The film is commendable for modeling to girls that as long as they find a partner who's safe and respectful like Johnny, their sexual awakening can begin whenever they are ready.

The fact that these lines are uttered by a dude who looks like someone's dad makes it extra delightful, and just a little bit creepy. Nobody puts Baby in a corner...or oppresses her with patriarchal paradigms of female sexuality.

h/t to Documentary Doctor Fernanda for sending it our way.

Note: Headline corrected because I can't believe we messed up one of the greatest quotes in cinematic history.

Ever considered a one-night stand to get it over with, virginity-wise? "Keeping It Casual" explores the possibilities

"Keep It Casual" is part of a series of short narrative films by Michael Sasso called Swipe Click Bang which looks at people who use hookup apps like Tinder, and the one-night stands that follow. We were especially intrigued by 'Keep It Casual' because it explores a scenario that several of our V-Card Diaries contributors have contemplated or actually done: Setting up a one night stand to 'get it over-with' sex-wise.

I asked the Michael and his co-producer Michael Vitale what interested them about this scenario and how it influenced their approach. Vitale, who wrote the script had this to say:

"I've always been fascinated with the weight we as a culture put on losing one's virginity, so when we came up with the series Swipe Click Bang, I knew we had a good opportunity to explore it here. I also knew I wanted the person losing their virginity to be a woman.

As far as television and film is concerned, we're very used to the male virgin archetype: the bumbling nerd who can't get out of his own way, too awkward for anyone to find him sexy until someone does, and then, upon doing the deed, he's freed of an unsavory virgin label.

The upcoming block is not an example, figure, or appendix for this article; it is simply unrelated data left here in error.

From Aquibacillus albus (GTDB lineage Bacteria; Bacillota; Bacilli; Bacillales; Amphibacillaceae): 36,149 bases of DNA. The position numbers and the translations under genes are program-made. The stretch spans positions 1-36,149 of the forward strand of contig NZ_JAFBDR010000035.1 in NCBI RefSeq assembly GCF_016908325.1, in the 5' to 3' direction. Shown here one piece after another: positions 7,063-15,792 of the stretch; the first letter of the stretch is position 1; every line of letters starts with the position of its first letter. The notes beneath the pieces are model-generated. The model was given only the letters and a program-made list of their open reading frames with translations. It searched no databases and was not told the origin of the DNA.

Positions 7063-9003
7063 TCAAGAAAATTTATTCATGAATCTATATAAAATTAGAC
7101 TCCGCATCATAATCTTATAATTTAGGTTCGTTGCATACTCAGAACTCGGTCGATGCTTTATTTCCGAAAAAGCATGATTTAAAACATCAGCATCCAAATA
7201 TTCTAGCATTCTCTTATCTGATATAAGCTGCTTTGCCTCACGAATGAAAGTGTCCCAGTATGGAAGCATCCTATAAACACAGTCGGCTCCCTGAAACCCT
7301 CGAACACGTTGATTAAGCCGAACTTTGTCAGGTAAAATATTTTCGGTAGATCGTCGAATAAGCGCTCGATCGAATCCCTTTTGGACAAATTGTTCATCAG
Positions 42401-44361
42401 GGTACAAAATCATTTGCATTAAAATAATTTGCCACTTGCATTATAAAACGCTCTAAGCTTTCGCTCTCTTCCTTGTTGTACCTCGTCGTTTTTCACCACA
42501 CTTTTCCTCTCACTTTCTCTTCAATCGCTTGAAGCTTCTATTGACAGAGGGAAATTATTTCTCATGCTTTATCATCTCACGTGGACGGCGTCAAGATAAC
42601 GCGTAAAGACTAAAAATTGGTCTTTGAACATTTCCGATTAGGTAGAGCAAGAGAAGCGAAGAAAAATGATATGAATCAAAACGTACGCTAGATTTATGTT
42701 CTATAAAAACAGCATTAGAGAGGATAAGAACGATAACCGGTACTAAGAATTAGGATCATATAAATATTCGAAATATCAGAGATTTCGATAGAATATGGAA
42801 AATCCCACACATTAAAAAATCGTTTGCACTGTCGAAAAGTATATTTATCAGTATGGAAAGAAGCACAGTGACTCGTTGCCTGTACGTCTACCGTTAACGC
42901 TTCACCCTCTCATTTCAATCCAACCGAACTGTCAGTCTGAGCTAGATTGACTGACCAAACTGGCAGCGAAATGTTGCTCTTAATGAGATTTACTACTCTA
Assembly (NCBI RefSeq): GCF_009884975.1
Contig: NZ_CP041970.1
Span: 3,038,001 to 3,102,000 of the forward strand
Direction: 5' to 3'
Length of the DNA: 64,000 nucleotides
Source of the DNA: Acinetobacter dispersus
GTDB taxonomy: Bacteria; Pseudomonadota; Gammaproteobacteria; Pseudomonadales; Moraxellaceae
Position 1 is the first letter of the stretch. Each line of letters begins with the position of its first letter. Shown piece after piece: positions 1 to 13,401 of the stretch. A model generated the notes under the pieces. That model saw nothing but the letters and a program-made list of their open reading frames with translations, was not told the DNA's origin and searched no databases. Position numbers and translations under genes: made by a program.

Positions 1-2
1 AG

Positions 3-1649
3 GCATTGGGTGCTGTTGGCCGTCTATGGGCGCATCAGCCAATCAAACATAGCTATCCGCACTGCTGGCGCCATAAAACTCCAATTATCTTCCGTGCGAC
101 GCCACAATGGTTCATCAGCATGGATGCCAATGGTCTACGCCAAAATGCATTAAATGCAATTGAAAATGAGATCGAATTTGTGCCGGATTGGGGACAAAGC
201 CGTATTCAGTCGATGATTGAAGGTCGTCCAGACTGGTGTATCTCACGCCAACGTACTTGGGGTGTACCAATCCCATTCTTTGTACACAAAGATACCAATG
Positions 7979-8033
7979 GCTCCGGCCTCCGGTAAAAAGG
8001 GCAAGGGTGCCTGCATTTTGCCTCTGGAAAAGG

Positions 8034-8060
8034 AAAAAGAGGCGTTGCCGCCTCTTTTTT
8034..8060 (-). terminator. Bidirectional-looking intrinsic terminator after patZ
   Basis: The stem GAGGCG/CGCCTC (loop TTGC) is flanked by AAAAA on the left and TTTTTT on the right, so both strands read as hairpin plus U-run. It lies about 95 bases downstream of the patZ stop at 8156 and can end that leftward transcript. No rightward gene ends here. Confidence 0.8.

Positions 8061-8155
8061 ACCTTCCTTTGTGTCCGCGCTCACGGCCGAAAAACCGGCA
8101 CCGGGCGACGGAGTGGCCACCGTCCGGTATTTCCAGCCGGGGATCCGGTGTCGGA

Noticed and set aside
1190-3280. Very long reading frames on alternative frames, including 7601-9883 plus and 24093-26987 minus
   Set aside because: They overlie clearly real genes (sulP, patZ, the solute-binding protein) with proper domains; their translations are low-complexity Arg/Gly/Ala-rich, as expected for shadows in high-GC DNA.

The female virgin is much more interesting. For one, we don't really see them in film outside Christian stereotypes or high school melodramas, but beyond that, there's also, fair or not, a mystery surrounding them, at least from a male perspective.

With Keep it Casual, we wanted to play with that mystery, which is why we chose to never explain Rachel's reasoning for not having had sex before using a dating app to do so. We also purposely cast someone attractive (Elisabeth Hower) to further challenge the audience's expectations of who a virgin is or should be.

But more than just the female virgin stereotype, this episode tries to explore how men deal with them. This wasn't obvious at first, but as the story evolved, we realized much of the cultural importance associated with virginity is determined by men. That's not to say one's virginity isn't or can't be important, but there's a double-standard in the expectations men put on women and their sexuality. To many of us, women should be "pure" yet experienced, a nearly impossible standard to meet.

In the episode, we tried to use Nick (the male character) to capture this absurdity, especially in how he responds to Rachel's admission of having never had sex. Beyond being dumbfounded, he takes an almost paternal stance in the way he tries to protect her and the preciousness of her virginity. His almost hero-like syndrome makes it all the more satisfying when Rachel challenges him to recall the importance of his first time and he can't.

And yet, beyond the layers we tried to squeeze into it, Keep it Casual is ultimately a story about someone trying to get what they want and not feeling like they have to explain themselves for it, something I think we can all relate to."

Ask Trixie: My family is shaming me because I'm still a virgin at the age of 21

Got a question about virginity, sex, relationships, feminism or filmmaking? Ask Trixie here.

My family is shaming me because I am still a virgin at the age of 21. A bit of background: In high school I had a girlfriend for all of four months. We didn't do anything besides make out and in the end I was glad to leave that relationship. When I turned 18, my friend said to me "Guess what the difference is between me at 18 and you?" He then said "I got laid, you haven't." I can take a joke of course but this has caused internal trouble for me.

Just a few weeks ago, my grandparents were in town. Because the car didn't have enough room, I had to sit in the middle with my little sister on my lap. Grandma asked if I had a girlfriend and then my mom said "This is the first time J. has had a girl sit on his lap." Laughter was had but I still tried to shrug it off with no avail.